When the Israelites left Egypt, Torah tells us that they “borrowed” gold, silver, and other valuables from the Egyptians who freely gave. Why were these valuables offered so freely to the departing Israelite slaves?
In last week’s text we learned of the first six plagues which God placed upon the Egyptians. Now the seventh plague – locusts – is about to be delivered. “Then the Eternal One said to Moses, ‘Go to Pharaoh. For I have hardened his heart and the hearts of his courtiers, in order that I may display these My signs among them, and that you may recount in the hearing of your children and of your children and of your children’s children how I made a mockery of the Egyptians and how I displayed My signs among them – in order that you may know that I am the Eternal.’” (Ex. 10:1-3) And so we see that the plagues had two purposes: First to free the Israelites… and second, to demonstrate the power of God to the Israelites… and the Egyptians.
The first plagues showed that the power of the Eternal was greater than the all other gods. In these last three plagues God is directly punishing the Egyptians … With locusts, the source of food is destroyed … With darkness, the security and well-being of the Egyptians is removed … And, with the final plague – Death of the first born – death touches every household… Just as the Israelites cried out under the evils of slavery, the Egyptians now cry out after their awesome loss.
The Israelites were now ready to leave Egypt.
But before their departure they were commanded by God “to borrow, each man from his neighbor and each woman from hers, objects of silver and gold.” (Ex. 11:2) Then upon leaving the country we see that “The Israelites had done Moses’ bidding and borrowed from the Egyptians objects of silver and gold, and clothing. And the Eternal had disposed the Egyptians favorably toward the people, and they let them have their request; thus they stripped the Egyptians.” (Ex. 12:35-6)
The act of “borrowing” these items of value from the Egyptians raises many questions. First… the word “borrow” is questioned. The Hebrew word for borrow is sha’al. It can also mean “ask for” or “demand.” One wonders if these items were freely given to the Israelites? If so, why were the Egyptians so willing? …. Or, is Torah giving approval to the robbery of these items from the Egyptians?
“Among all Jewish interpreters of this significant Torah story, none suggests that the Israelites deliberately set out to rob the Egyptians. Nearly all agreed that the Egyptians willingly presented their gold and silver to the departing Israelites.” (Harvey J. Fields, A Torah Commentary for Our Times, vol. 2, p. 27)
Josephus, who lived in Jerusalem during the first century, CE, agrees. He sees the Egyptians offering these gifts as a sign of friendship and neighborly good will upon their departure.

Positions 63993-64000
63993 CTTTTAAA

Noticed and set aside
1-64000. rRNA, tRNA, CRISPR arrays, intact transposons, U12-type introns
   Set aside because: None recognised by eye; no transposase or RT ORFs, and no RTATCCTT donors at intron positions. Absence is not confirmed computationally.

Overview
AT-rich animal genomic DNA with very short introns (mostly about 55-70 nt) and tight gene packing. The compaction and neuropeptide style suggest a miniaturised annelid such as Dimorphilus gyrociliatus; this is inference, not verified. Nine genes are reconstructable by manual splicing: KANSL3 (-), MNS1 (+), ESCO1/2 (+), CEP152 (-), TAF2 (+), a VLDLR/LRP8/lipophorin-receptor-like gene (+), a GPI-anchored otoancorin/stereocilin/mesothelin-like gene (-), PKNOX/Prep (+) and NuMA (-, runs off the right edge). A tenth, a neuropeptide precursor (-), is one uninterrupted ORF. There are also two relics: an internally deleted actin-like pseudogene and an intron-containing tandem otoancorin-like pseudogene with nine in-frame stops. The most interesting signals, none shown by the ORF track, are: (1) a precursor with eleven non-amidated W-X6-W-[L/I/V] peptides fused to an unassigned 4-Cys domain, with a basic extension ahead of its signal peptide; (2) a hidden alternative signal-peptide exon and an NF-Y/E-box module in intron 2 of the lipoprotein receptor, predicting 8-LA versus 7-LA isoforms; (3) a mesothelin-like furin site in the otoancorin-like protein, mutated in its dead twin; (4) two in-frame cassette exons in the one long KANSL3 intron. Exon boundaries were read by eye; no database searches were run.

Rashbam, grandson of Rashi, also agrees. He states that the Israelites “merely asked for it, and the Egyptians responded by giving them gifts … there was no force, no persuasion.”
Or maybe, the people of Egypt, after living through the ten plagues, felt they went through enough. When asked by the Israelites for the “gifts,” they gave freely out of a fear of either the Israelites themselves, or the God they worshiped… In either case, they were afraid of what might happen if they didn’t give as asked.
Nahum Sarna, a Twentieth Century Biblical scholar, sees these “gifts” as spoils of a Jewish victory over the Egyptians. In reality, they were payment for the years of unrewarded slavery. Taking these gifts restored a level of pride in the Israelite people and proved that the Israelites were equal to their past masters. Sarna writes, “They escaped from Egypt with their dignity intact. However, in later years the Egyptian people claimed they were “robbed” and demanded repayment. The response to this argument asserted that the Hebrews lived in Egypt for four hundred and thirty years and deserved payment for their years of slavery. (Sanhedrin 91a)
This concept of reparations was brought forward into the news in 1951 when the government of Israel asked for “reparations” from Germany for the six million Jews killed by the Nazis and the Jewish-owned businesses and property that were taken. Careers were ruined; hundreds of thousands were left sick, homeless, and orphaned. The state of Israel asked $1.5 billion from Germany as “material reparations.” The money was to be used “to secure compensation indemnification” for the heirs of the victims and rehabilitation of the survivors. The amount of $1.5 billion was chosen because it was “the minimal sum required for the absorption and rehabilitation of half a million immigrants from the countries subjected to the Nazi regime. In 1952 the Israeli Knesset voted to accept these reparation payments which were spread over a twelve year period. (David Ben-Gurion, Israel, a Personal History, p. 399-400)
However, when comparing the “gifts” the Israelites received from the Egyptians to the reparations of WWII, several questions arise. First, can these two events be compared? Should payments be accepted when receipt absolves the party causing the injury? And, lastly, can a price be placed on the injury and damage done?
After considering the above questions, it must be noted that these payments help bring the parties involved to a conclusion and a beginning a way in which forgiveness can take place. The payments also allow the injured parties to move into the future as a proud and independent people. (Harvey J. Fields, A Torah Commentary for Our Times, p. 29)